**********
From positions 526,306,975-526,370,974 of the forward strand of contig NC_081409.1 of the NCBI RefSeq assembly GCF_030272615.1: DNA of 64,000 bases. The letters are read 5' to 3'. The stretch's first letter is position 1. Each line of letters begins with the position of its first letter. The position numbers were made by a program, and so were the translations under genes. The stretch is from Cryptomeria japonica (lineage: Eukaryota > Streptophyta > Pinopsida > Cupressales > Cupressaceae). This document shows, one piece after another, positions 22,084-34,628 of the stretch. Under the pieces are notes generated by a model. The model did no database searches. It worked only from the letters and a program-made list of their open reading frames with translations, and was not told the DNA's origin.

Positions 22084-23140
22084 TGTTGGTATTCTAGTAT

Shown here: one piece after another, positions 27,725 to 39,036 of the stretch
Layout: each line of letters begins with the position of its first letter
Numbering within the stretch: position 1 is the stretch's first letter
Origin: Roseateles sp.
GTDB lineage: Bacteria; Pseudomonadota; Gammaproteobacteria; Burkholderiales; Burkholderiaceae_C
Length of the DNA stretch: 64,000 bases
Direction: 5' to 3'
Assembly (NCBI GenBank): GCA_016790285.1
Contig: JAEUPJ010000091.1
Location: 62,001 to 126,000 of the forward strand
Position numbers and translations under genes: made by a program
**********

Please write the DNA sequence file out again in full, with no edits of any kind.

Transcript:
From positions 526,306,975-526,370,974 of the forward strand of contig NC_081409.1 of the NCBI RefSeq assembly GCF_030272615.1: DNA of 64,000 bases. The letters are read 5' to 3'. The stretch's first letter is position 1. Each line of letters begins with the position of its first letter. The position numbers were made by a program, and so were the translations under genes. The stretch is from Cryptomeria japonica (lineage: Eukaryota > Streptophyta > Pinopsida > Cupressales > Cupressaceae). This document shows, one piece after another, positions 22,084-34,628 of the stretch. Under the pieces are notes generated by a model. The model did no database searches. It worked only from the letters and a program-made list of their open reading frames with translations, and was not told the DNA's origin.

Positions 22084-23140
22084 TGTTGGTATTCTAGTAT

Shown here: one piece after another, positions 27,725 to 39,036 of the stretch
Layout: each line of letters begins with the position of its first letter
Numbering within the stretch: position 1 is the stretch's first letter
Origin: Roseateles sp.
GTDB lineage: Bacteria; Pseudomonadota; Gammaproteobacteria; Burkholderiales; Burkholderiaceae_C
Length of the DNA stretch: 64,000 bases
Direction: 5' to 3'
Assembly (NCBI GenBank): GCA_016790285.1
Contig: JAEUPJ010000091.1
Location: 62,001 to 126,000 of the forward strand
Position numbers and translations under genes: made by a program